Whatshername is introduced to us in “She’s a Rebel.”  Whatshername is Jimmy’s girlfriend, and not only is she a rebel but she’s also a saint; a very interesting combination.  Whatshername is the “missing link on the edge of destruction” and she is a passionate woman on a mission.  What that mission is isn’t clear; are Whatshername’s destructive actions destroying Jimmy’s heart? and/or is she on a mission to lead a revolt against the American government and the war in Iraq? 


       “Extraordinary Girl” is a song that talks about the emotional and mental state of St. Jimmy and Whatshername. The song reveals that Whatshername “… gets so sick of crying/ She sees the mirror of herself/ An image she wants to sell/ To anyone willing to buy”, and St. Jimmy “… lacks the courage in his mind/ Like a child left behind/ Like a pet left in the rain.”  Sadly, both St. Jimmy and Whatshername are consumed with pain and despair, two topics that can easily be related to. 


      “Letterbomb” is a break up letter from Whatshername to St. Jimmy.  Whatshername drops a bomb on St. Jimmy by writing him a letter in which she states, “ I can’t take this town/ I’m leaving you tonight.”


      The pain of Armstrong losing his father can be felt in “Wake Me Up When September Ends.”  About the death of his father Armstrong sings, “Wake me up when September ends/ Like my Father’s come to pass/ Twenty years has gone so fast/ Wake me up when September ends.”  The pain of losing someone you love is not something that can quickly be forgotten, which is evidenced by the fact that Armstrong is still mourning the loss of his father 22 years after his death.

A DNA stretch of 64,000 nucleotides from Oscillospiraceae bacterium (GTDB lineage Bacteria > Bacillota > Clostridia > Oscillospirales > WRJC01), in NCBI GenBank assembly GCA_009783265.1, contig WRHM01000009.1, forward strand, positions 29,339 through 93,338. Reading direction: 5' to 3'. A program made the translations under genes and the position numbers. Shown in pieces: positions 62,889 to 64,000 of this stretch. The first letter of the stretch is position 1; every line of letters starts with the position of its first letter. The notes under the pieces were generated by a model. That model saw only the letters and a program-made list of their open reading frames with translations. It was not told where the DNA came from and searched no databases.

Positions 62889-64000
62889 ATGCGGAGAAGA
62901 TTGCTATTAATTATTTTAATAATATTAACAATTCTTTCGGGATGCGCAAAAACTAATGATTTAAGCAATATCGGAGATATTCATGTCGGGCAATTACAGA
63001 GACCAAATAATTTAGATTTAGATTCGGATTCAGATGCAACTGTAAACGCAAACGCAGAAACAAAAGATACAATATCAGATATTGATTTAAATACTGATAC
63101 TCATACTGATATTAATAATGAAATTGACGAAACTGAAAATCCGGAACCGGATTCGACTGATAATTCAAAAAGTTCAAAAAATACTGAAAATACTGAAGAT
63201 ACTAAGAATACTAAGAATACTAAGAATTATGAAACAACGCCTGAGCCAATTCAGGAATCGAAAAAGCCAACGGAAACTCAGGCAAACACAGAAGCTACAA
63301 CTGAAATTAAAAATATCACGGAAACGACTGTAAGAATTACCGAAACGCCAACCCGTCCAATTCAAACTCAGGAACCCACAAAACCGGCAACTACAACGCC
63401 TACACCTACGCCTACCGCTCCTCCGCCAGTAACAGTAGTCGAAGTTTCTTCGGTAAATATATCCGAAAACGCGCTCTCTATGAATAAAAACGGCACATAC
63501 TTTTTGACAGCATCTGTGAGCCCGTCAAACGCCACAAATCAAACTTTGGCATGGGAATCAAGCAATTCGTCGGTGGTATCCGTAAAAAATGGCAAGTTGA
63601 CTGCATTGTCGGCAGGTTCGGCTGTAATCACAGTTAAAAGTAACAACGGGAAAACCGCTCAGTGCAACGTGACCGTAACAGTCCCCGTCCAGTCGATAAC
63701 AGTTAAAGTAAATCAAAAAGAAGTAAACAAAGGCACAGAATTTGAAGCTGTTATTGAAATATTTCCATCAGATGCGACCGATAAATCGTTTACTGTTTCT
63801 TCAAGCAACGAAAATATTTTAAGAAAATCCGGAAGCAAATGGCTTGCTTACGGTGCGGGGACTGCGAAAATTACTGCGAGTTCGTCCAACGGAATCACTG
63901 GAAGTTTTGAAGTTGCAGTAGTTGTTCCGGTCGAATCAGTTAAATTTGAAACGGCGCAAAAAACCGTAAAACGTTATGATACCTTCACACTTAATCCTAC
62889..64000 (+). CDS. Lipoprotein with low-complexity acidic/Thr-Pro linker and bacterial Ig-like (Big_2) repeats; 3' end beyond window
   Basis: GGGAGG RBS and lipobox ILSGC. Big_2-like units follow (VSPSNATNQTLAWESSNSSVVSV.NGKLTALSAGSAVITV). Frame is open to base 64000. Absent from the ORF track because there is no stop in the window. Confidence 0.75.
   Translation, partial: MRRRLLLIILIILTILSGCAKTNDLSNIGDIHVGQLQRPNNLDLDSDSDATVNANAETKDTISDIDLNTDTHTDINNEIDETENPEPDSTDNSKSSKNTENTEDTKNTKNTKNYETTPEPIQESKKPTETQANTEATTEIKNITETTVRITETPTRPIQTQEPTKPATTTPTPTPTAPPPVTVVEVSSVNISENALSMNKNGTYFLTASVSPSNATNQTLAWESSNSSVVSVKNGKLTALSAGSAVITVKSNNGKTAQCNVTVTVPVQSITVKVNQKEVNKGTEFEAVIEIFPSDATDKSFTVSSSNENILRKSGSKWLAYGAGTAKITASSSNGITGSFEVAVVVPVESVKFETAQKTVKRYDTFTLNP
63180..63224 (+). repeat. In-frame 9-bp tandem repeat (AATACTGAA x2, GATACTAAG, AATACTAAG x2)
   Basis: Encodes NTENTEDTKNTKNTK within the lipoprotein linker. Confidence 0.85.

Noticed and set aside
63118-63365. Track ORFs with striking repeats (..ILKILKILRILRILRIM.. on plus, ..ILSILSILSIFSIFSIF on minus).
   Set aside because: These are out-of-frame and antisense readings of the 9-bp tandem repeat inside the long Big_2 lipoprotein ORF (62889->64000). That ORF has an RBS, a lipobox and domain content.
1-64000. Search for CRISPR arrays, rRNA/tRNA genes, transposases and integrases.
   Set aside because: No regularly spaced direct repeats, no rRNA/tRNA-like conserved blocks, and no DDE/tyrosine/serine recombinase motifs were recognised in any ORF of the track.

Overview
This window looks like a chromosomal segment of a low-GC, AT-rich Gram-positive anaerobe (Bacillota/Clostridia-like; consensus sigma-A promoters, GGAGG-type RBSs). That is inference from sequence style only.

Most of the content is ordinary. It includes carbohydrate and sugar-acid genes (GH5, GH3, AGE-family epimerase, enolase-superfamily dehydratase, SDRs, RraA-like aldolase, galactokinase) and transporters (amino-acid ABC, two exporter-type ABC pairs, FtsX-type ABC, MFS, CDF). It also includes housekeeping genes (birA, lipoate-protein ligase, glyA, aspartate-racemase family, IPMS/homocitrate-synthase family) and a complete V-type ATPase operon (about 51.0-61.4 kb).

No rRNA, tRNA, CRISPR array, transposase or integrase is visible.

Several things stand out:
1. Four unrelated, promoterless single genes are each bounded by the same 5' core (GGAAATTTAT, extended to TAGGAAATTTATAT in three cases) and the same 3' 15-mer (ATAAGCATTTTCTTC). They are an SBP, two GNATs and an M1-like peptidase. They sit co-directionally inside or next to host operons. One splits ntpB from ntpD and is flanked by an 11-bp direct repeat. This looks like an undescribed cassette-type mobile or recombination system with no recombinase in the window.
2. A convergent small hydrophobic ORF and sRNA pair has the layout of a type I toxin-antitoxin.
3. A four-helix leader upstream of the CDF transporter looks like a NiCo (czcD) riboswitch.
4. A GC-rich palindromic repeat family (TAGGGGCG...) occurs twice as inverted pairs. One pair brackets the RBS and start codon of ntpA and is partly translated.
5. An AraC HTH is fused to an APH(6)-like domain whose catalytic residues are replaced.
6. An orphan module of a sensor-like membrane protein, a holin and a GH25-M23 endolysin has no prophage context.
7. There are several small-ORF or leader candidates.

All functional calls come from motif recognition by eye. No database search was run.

“Homecoming” the second medley on this album, kicks off with “The Death of St. Jimmy” in which Jimmy gets killed off (possibly in a Fight Club – Brad Pitt/Edward Norton sort of way).  “Jimmy died today/ He blew his brains out into the Bay/ In the state of mind/ In my own private suicide.”  The song quickly moves along to “East 12th St.” in which Jesus of Suburbia cries out “Get me the f*** right out of here/ So far away/ I don’t want to stay/ Get me outta here right now/ I just want to be free/ Is there a possibility?”  “Nobody Like You!” is the inner monologue of Jesus of Suburbia, screaming “nobody likes you, everyone left you/ they’re all out without you havn’ fun.”  In his moment of personal despair, Jesus of Suburbia gets a postcard from a friend in “Rock and Roll Girlfriend” in which the friend brags of having the life: he’s in a band, has a girlfriend, has a car, has a couple of kids, and has been clean for over 22 days.  In “We’re Coming Home Again”, Jesus of Suburbia returns to his hometown only to “start f***ing around again/Just as soon as [his] feet touch the ground.”  Ironically, home is a place of hopelessness and despair for Jesus of Suburbia.


The album concludes with the song “Whatshername.”  Jesus of Suburbia recalls the memories he had with Whatshername.  Although Jesus of Suburbia misses Whatshername, he admits that he chose to take a different path, and states that “the regrets are useless, in my mind”…“I’ll never turn back time.”  The lyrics of this song are reflective of Armstrong’s motto to live life regretting something you have done rather than regretting something you haven’t done.


What’s the Draw?


So, why are today’s teens drawn to Green Day’s music? What “need” is Green Day meeting in these young people’s lives?  Why is Green Day such a successful band? Well…


They act and look young.  Although the members of Green Day may look like they’re in their twenties, these men are actually fathers nearing their mid – thirties.  Interestingly, many of today’s youth don’t see the age gap and reason being is the members of Green Day still act and look like they’re teens themselves.  Today’s teens don’t look at the members of Green Day and shun them because they think they’re old. Today’s teens look at the members of Green Day and embrace them as one of their own.